Senator Augusto Pinochet

In October 1998, a corrupt Spanish judge, Balthazar Garzón, issued a warrant for the arrest of Senator Augusto Pinochet, former president of Chile and staunch ally of Great Britain during the Falklands War.  The 83-year old Senator, who was convalescing in a London hospital after a back operation, possessed a diplomatic passport and was in the UK on official business as a guest of HMG. 

The Madrid court warrant, which was issued over the objections of the Spanish government, was based on alleged historic human rights abuses documented by Juan Garces.  Garces was a prominent Spanish Marxist activist and former Revolutionary Adviser of Salvador Allende, the communist president of Chile who had fought strenuously in the early 1970s to make Chile an ally of the Soviet Union during the Cold War.  The wider political objective of the Pinochet arrest orchestrated by Garces and Garzón – who was disbarred in 2012 by the Spanish Supreme Court for recording the conversations of defence lawyers with their clients – was to establish a far-reaching and very controversial new concept in international law.  Under this principle, activist Spanish lawyers acting on alleged human rights violations in any jurisdiction of which they disapproved would, in effect, have the authority to order the arrest of any individual, of any nationality, anywhere in the world – including a former head of state.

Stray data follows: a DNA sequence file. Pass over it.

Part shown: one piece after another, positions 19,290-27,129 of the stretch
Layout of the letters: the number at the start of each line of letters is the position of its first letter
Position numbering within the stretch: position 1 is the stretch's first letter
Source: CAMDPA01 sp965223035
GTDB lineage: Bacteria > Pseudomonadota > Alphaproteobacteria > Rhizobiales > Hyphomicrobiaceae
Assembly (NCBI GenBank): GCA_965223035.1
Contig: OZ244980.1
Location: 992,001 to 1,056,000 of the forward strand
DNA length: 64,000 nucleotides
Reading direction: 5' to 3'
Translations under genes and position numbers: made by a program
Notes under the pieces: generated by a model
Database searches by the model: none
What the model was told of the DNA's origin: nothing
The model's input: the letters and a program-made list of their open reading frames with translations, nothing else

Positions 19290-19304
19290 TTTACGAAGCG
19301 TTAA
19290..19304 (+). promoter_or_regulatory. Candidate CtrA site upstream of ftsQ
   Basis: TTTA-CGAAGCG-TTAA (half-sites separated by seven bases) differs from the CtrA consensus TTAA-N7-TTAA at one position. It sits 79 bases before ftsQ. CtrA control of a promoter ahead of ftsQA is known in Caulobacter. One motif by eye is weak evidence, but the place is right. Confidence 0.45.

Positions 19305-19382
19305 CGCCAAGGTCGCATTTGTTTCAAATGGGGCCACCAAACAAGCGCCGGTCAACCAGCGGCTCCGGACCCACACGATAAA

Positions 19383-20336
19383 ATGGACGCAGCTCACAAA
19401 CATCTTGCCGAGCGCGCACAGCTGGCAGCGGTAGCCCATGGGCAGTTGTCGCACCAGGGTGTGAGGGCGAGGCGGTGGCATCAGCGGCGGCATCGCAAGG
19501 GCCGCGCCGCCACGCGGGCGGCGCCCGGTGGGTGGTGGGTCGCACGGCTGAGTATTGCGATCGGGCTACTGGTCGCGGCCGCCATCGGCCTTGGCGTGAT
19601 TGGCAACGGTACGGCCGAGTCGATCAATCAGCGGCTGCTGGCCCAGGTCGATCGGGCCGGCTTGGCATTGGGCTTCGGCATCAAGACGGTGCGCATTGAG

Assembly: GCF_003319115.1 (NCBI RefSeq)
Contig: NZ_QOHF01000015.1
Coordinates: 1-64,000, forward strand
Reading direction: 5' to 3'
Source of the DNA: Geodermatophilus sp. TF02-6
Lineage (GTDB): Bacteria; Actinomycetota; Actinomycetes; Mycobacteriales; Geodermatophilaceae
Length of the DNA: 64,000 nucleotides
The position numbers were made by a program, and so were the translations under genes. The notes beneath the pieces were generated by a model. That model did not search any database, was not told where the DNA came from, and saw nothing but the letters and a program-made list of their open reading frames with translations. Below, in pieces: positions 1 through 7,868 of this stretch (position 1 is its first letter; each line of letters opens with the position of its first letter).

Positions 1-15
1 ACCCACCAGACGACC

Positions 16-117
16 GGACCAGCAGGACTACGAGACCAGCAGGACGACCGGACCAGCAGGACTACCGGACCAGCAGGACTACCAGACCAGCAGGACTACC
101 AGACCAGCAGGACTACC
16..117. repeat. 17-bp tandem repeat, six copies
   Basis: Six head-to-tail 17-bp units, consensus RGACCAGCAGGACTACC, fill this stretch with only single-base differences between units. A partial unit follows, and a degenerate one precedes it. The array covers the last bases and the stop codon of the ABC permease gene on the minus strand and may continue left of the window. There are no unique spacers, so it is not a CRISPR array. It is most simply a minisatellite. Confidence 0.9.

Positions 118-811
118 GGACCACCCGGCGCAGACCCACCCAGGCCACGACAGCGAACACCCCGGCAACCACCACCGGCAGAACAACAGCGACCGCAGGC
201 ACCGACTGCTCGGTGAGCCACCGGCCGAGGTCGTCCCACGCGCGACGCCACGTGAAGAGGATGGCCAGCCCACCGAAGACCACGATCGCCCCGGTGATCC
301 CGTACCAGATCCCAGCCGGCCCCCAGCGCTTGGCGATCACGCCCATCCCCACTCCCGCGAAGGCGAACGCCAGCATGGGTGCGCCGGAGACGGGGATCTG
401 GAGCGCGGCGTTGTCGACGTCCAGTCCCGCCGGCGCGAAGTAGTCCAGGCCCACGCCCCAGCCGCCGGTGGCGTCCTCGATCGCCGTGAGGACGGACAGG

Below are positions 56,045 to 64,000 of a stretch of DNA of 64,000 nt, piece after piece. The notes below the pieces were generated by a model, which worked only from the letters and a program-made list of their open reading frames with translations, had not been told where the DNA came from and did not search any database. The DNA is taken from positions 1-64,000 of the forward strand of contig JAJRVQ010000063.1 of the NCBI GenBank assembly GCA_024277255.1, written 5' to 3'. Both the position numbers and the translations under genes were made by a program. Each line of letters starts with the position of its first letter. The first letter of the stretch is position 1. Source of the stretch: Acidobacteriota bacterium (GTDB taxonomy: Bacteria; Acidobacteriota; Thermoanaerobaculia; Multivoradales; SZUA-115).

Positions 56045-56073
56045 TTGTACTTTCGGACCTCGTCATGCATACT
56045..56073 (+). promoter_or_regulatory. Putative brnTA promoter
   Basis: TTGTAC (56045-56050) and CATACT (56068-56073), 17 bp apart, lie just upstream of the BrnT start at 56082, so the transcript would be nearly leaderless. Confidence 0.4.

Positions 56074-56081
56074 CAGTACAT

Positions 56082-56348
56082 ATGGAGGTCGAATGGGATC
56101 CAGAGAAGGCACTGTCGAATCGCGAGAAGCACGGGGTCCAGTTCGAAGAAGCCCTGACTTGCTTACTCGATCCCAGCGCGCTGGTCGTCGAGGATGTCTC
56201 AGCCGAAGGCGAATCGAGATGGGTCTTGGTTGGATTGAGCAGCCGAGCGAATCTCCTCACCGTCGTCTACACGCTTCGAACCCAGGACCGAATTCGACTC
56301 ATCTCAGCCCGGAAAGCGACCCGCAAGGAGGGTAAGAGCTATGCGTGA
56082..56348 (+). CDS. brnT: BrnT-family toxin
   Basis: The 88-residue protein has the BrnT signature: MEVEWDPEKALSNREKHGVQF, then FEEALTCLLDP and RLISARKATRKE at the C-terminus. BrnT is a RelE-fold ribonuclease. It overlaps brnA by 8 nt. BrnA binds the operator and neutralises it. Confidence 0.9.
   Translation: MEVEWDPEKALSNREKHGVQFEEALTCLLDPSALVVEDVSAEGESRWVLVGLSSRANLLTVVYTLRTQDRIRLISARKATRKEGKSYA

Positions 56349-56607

Augusto Pinochet was defended in the UK courts by a brilliant legal team led by Clare Montgomery, QC, the distinguished criminal barrister.  During the protracted and sometimes tense legal manoeuvres, the House of Lords was forced to set aside its judgement for the first time in its thousand-year history when one of its judges, Lord Hoffman, failed to declare that he was associated with Amnesty International, the co-appellant alongside the Kingdom of Spain.   Meanwhile a 16-month campaign by Chilean Supporters Abroad to secure the freedom of “Britain’s Only Political Prisoner” was led by former British prime minister Margaret Thatcher and orchestrated by Patrick Robertson, culminating in a seminal speech by Lady Thatcher at the 1999 Conservative Party conference in Blackpool. 

After 503 days of house arrest, amidst unprecedented demonstrations in Virginia Waters by Chilean protesters from both sides, home secretary Jack Straw freed Senator Pinochet.   On 3rd March 1999 he flew home on a Chilean air force jet to a rapturous welcome by his supporters.

BBC Radio Interview with Patrick Robertson, BBC World Service, Witness History, 2010

Speech by The Rt. Hon. Margaret Thatcher of Kesteven, O.M., F.R.S., C.H., at the Conservative Party Conference, 6th October 1999